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Calming the senses with weighted blankets & Craft Nectar

Calming the senses with weighted blankets & Craft Nectar
Note from Weeks: Both my husband and daughter are restless sorts. When our daughter was little and we went to a restaurant, Bill would take her out to run up and down the sidewalk while I paid the bill so she wouldn’t start squirming at the table. Bill has talked for years about finding a way to create a heavy blanket that would calm his and our daughter’s restless muscles. Like me, our daughter is frequently restless and, at the end of the day, often asks for a heavy quilt on her legs or for a deep-muscle massage. Little did I know that weighted blankets and vests are in widespread use as therapeutic devices for children and adults with sensory conditions including ADD and autism. You should ask your doctor or physical therapist whether to use a weighted blanket, and if so what the best weight is. The general rule of thumb to determine an appropriate weight for a blanket is 1/10th the child’s body weight plus 1 pound. You can make your blanket any size and weight you want. Like this:

DIY Thread LED Tealight Cover I was messing around with different materials trying to dress up a little LED tealight, and this is one of the versions I ended up liking (plus it’s dirt cheap since it’s just thread!). I love me some textures. This may be useful for those with wedding venues that don’t allow real flames. Finding these* at the dollar store is what started this mess… 1) Get your hands on some thin cardboard that you’ll be recycling anyway. 2) Find some wrapping plastic (try to use something you’ll toss anyway!) 3. 4. 5. 6. 7. 8. 9. 10. 13. You can make different sizes and shapes. … and configure it however you want! * Batteries were included, and they lasted for many hours. Happy crafting! Mrs. Location: Sacramento Occupation: Tea Analyst Wedding Date: August 23, 2008 Venue: Vineyard on the Delta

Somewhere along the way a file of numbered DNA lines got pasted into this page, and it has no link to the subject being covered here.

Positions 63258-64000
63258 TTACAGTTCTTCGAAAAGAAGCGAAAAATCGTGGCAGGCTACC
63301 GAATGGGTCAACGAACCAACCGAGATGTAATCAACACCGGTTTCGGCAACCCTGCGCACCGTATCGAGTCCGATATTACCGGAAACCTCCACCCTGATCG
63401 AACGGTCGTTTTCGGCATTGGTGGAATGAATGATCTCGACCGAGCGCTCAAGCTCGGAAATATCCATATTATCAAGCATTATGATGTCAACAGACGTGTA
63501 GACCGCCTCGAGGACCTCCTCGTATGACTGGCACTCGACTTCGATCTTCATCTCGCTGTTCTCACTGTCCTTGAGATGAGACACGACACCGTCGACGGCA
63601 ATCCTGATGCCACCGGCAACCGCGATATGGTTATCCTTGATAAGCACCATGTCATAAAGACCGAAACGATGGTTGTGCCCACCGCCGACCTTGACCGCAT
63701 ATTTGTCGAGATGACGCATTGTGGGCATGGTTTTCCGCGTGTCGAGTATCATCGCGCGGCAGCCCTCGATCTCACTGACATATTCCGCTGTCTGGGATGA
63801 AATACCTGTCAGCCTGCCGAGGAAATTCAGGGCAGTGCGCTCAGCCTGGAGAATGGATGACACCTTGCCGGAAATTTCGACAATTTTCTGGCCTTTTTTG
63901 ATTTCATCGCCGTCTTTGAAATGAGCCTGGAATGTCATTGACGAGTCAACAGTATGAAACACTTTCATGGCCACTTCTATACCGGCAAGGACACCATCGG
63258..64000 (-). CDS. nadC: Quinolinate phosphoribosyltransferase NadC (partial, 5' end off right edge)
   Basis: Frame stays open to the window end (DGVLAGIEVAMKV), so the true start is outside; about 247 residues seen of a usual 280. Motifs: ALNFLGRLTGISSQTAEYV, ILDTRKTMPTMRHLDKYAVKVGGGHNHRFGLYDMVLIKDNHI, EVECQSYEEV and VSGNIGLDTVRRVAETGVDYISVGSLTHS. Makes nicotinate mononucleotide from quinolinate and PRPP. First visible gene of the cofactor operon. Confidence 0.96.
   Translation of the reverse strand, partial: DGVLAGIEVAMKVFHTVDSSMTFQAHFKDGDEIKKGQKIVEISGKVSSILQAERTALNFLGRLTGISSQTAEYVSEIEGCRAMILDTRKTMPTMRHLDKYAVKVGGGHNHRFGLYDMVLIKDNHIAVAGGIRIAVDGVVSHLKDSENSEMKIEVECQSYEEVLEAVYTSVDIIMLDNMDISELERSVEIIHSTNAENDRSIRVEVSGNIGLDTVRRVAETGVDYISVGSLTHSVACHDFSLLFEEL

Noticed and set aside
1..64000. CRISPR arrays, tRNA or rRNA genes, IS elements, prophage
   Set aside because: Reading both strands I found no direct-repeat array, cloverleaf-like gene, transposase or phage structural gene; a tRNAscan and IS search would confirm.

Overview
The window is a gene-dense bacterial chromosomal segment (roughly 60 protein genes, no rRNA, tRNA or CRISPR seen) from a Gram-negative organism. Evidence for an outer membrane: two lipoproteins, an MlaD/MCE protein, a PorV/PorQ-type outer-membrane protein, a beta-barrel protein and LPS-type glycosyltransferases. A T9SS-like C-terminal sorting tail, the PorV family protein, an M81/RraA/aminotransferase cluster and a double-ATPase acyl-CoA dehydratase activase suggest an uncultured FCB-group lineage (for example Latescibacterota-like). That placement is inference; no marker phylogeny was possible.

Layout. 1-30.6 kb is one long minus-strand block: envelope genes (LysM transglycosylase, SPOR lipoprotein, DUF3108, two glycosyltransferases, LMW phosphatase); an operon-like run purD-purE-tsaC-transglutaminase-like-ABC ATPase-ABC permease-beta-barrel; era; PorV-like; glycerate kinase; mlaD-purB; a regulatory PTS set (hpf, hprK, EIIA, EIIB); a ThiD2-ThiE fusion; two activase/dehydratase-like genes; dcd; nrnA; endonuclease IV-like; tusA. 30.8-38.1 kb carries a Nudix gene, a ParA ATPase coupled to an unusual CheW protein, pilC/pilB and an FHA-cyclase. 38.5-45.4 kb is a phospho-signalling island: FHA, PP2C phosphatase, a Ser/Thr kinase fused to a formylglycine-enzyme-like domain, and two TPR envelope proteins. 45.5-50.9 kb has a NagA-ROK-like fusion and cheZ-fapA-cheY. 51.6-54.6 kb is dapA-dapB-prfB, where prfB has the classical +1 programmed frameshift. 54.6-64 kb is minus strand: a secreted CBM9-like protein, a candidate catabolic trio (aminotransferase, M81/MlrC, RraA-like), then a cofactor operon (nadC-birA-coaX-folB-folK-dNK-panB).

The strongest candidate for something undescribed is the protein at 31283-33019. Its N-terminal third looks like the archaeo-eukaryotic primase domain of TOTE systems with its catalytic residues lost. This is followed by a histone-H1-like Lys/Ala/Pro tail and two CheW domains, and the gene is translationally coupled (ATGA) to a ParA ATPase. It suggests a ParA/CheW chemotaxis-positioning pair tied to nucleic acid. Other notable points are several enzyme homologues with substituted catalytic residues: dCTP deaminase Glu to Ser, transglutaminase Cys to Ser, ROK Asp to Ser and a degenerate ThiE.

The Handy Hausfrau: Oilcloth-Lined Bag Giveaway Today at The Handy Hausfrau, I'm having a giveaway. I've been busy sewing up a storm this week and thought this was the perfect time to share the goods with you, my readers. Let me give you a little background. I'm a sucker for bags and purses. My goal was to create a cute bag that could hold everything I need for a playdate or a trip to the zoo, but would be waterproof on the inside to protect the cuteness on the outside from spoiled milk. Anyway, the first step was to dig in my craft closet for some remnants. The flowery fabric was purchased from the unwanted cuts bin at Wal-mart for $2.30; the pink oilcloth was purchased from Mendel's; the camel-colored fabric was leftover from when I reupholstered the couch at our ski-condo; and the mottled pattern was from a fat-quarter package I bought ten years ago off a clearance rack at a quilting store. Next step was to track down a pattern. Here's the final result: This bag is 12.5" wide at the opening and stands 10.5" high.

Wooden keyboard enclosure Having become proficient at typing on a Commodore 64, I just never end up using the numeric keypad, even if I need to enter some numbers. So the numeric keypad is just a waste of space and makes me reach further for the mouse. Of course, there are all kinds of reduced size keyboards available, but these usually don't feel like a real keyboard. They never have the cursor keys where they should be and usually the key travel is also not quite right either. So I set out to make a reduced size keyboard by cutting the numeric keypad off a regular keyboard. Cutting off the numeric keypad is not as trivial as it sounds. My approach is to take the circuitry from under the right side of the keyboard, and just fold it under the page up/down and cursor keys. A big challenge with making a wooden case is to cut a nice bezel for the keyboard. The next step was to cut out the openings with a scrollsaw. I should have thought of this technique before I cut the holes with the scrollsaw. See also: